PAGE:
Ten years after DNA evidence proved he wasnt guilty and nearly 20 years after the crime was committed, Bloodsworth learned that the true killer had been found. The DNA evidence that remained untouched until Bloodsworths prompting — semen found on underwear at the scene of the crime —  matched that of Kimberly Shay Ruffner, a known sexual criminal who had just been released from prison at the time of the 1984 murder. Ruffner pleaded guilty in a 2004 trial.

Bloodsworth now lives in Pennsylvania, where he enjoys a spending time with his girlfriend and silversmithing his own jewelry, a life afforded to him by what he calls luck.

“I read the book that came to me in the mail and had one of the best genetic scientists test my evidence. The only thing that separated me from freedom was half of one cell,” he said. “That half of one cell cleared me of everything. That half of one cell caught the real killer."

 

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Hoyer Delivers Remarks at PG County 2015 Housing Fair

By PRESS Officer
Office of Steny Hoyer

LANDOVER, MD — Congressman Steny H. Hoyer (MD-5) delivered remarks on June 13, 2015 at the Prince Georges County Department of Housing and Community Development 2015 Housing Fair, entitled, Prince George's County: A Great Place to Live. The housing fair was open to homeowners and those looking to purchase a home. Participants had an opportunity to attend a panel discussion with housing experts and meet with housing industry professionals such as mortgage lenders, realtors and housing counselors.

There is nothing more fundamental to the American Dream than homeownership, said Congressman Steny Hoyer. Here in Prince Georges County, the state, federal, and local governments have partnered to help make the goal of homeownership more attainable. This is an exciting time for Prince Georges County, and the relocation of the state Department of Housing and Community Development to New Carrollton in April is a sign of the attention were getting as a county thats growing and on the move.

Our housing recovery continues to move forward, but many people are still finding themselves underwater or struggling to afford payments, continued Congressman Hoyer. Prince Georges County was hit hard by the housing downturn with more than 50,000 homes going into foreclosure since 2007. Were doing much better today, but for those still facing difficulty, it does not feel like a recovery yet. Im working hard to attract the new FBI Headquarters here, and Ive made it a major priority to help show businesses the merit of moving here and creating good jobs here. Every day, more and more people are realizing that Prince Georges County isnt just a great place to live, but a great place to invest as well. I look forward to continuing to work with state officials and with my colleagues in the Maryland Congressional Delegation to ensure that homeowners and homebuyers seeking to put down roots here and stay in their communities have the tools necessary to do so.

Prince George’s County’s first Net-Zero Energy Home was also open today for attendees to view. The remodeled, century old home was designed to provide superior energy savings, water efficiency and a healthy living environment. The home is an example of how even the oldest homes in the county can be made more energy efficient and achieve savings for homeowners.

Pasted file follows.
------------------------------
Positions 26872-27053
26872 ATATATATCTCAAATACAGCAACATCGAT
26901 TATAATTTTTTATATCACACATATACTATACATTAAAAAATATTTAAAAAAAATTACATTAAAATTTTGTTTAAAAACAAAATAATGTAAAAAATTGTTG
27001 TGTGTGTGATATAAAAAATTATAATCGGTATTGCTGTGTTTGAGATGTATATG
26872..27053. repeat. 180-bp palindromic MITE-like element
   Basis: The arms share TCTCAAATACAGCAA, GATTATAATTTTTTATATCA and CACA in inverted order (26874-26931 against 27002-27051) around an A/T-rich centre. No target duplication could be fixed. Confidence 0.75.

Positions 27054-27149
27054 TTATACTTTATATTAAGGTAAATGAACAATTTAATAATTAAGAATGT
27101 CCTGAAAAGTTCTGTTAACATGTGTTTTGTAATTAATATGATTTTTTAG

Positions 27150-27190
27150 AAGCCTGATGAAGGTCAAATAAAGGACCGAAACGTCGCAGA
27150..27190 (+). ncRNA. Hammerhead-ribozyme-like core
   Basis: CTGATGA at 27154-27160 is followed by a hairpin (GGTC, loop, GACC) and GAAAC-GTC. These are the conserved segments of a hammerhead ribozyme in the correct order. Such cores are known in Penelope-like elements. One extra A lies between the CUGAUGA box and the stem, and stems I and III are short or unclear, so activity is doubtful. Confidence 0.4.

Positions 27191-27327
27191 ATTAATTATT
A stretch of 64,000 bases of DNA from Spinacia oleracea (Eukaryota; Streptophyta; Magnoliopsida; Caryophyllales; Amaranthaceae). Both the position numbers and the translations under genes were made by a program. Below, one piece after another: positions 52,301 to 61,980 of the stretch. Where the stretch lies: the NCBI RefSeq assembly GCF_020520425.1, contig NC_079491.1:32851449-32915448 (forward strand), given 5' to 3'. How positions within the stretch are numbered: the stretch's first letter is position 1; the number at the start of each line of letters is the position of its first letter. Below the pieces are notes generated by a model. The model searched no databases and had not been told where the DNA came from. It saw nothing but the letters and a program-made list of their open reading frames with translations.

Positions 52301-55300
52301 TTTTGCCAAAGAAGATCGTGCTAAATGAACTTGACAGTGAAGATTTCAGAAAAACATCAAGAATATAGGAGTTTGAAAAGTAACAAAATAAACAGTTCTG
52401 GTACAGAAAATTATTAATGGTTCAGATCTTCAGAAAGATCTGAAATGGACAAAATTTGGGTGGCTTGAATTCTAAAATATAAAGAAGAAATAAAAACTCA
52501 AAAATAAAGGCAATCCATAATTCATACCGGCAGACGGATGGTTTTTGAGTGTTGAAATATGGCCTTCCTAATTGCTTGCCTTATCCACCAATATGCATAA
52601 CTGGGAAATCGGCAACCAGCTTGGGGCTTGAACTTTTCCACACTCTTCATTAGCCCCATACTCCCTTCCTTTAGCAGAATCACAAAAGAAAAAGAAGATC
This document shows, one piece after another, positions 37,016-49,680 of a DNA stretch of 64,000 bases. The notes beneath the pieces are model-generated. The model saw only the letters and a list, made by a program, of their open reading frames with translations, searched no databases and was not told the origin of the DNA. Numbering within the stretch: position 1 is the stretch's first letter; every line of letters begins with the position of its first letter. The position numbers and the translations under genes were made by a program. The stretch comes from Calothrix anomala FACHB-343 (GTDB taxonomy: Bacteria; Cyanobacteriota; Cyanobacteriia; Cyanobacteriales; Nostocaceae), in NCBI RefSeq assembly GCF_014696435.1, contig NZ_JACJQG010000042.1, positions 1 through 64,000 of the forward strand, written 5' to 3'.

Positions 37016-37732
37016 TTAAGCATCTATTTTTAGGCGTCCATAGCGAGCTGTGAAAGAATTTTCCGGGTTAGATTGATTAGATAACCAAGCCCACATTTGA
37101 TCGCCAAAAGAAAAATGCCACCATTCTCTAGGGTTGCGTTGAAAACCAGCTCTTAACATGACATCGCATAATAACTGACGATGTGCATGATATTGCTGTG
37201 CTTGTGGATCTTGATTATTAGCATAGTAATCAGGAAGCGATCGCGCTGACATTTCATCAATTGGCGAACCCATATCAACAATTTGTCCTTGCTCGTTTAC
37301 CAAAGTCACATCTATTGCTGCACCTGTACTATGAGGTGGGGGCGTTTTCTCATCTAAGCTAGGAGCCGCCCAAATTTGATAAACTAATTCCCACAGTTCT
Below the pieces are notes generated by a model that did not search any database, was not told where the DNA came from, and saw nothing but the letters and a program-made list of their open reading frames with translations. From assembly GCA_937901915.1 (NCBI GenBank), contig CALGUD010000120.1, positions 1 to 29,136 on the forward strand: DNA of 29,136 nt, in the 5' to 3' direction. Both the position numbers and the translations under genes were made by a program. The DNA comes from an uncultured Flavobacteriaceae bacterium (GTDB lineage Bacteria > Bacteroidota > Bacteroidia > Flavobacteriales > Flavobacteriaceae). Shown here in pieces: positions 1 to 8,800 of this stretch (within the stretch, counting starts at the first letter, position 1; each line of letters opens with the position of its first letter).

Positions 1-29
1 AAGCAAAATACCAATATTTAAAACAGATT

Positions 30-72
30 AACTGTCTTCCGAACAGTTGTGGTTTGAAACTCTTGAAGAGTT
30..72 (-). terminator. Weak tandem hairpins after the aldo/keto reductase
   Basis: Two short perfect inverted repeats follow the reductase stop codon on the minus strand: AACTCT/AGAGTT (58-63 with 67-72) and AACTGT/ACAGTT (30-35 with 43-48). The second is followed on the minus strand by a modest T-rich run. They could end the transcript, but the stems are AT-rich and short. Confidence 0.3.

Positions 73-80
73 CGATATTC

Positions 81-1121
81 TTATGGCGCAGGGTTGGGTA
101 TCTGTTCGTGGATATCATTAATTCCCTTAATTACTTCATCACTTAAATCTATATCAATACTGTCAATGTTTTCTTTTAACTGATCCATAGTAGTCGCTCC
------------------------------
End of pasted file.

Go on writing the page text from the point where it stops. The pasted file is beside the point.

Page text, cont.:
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PG County Library Receives Grants for Early Literacy Events
Library Café events show parents how to prepare their children to learn to read

By Press Officer
PGCPS

LAUREL, MD.—Prince Georges County Memorial Library System received two $500 grants supporting its Library Cafés, events designed to educate parents and caregivers about simple, everyday practices that promote early literacy skills. Upcoming Library Cafés will reach 80 families in high-need areas of Prince Georges County.

The grants came from the Ezra Jack Keats Foundation and the Defending the

Early Years project. The Ezra Jack Keats Foundation, named after the childrens book author, supports arts and literacy in public schools and libraries and recognizes new childrens book authors. Similarly, Defending the Early Years seeks to rally educators to take action on policies that affect the education of young children.

Were delighted to receive funding from two generous organizations that share our goal of developing early literacy skills in young children, said Kathleen Teaze, CEO of Prince Georges County Memorial Library System. Our Library Cafés work toward this goal, preparing children to read in elementary school and laying the foundation for success later in life.

Prince Georges County librarians begin Library Café events with brief presentations showing parents and caregivers how to integrate talking, singing, reading, writing and drawing into everyday activities with their children. Refreshments are provided. Afterward, families cycle through five stations of simple, developmentally appropriate activities illustrating these skills. Each family receives a bag of early literacy resources, educational toys and a childrens book following the event.

Our hope is that each family will see that daily reading, nurturing interactions and playing are the most important activities that parents can provide for their children during their early years to prepare them for school and life, said Rachel Zukowski, youth services coordinator for Prince Georges County Memorial Library System. Zukowski organizes the Library Café events with Pam Hamlin, family literacy specialist for the library system.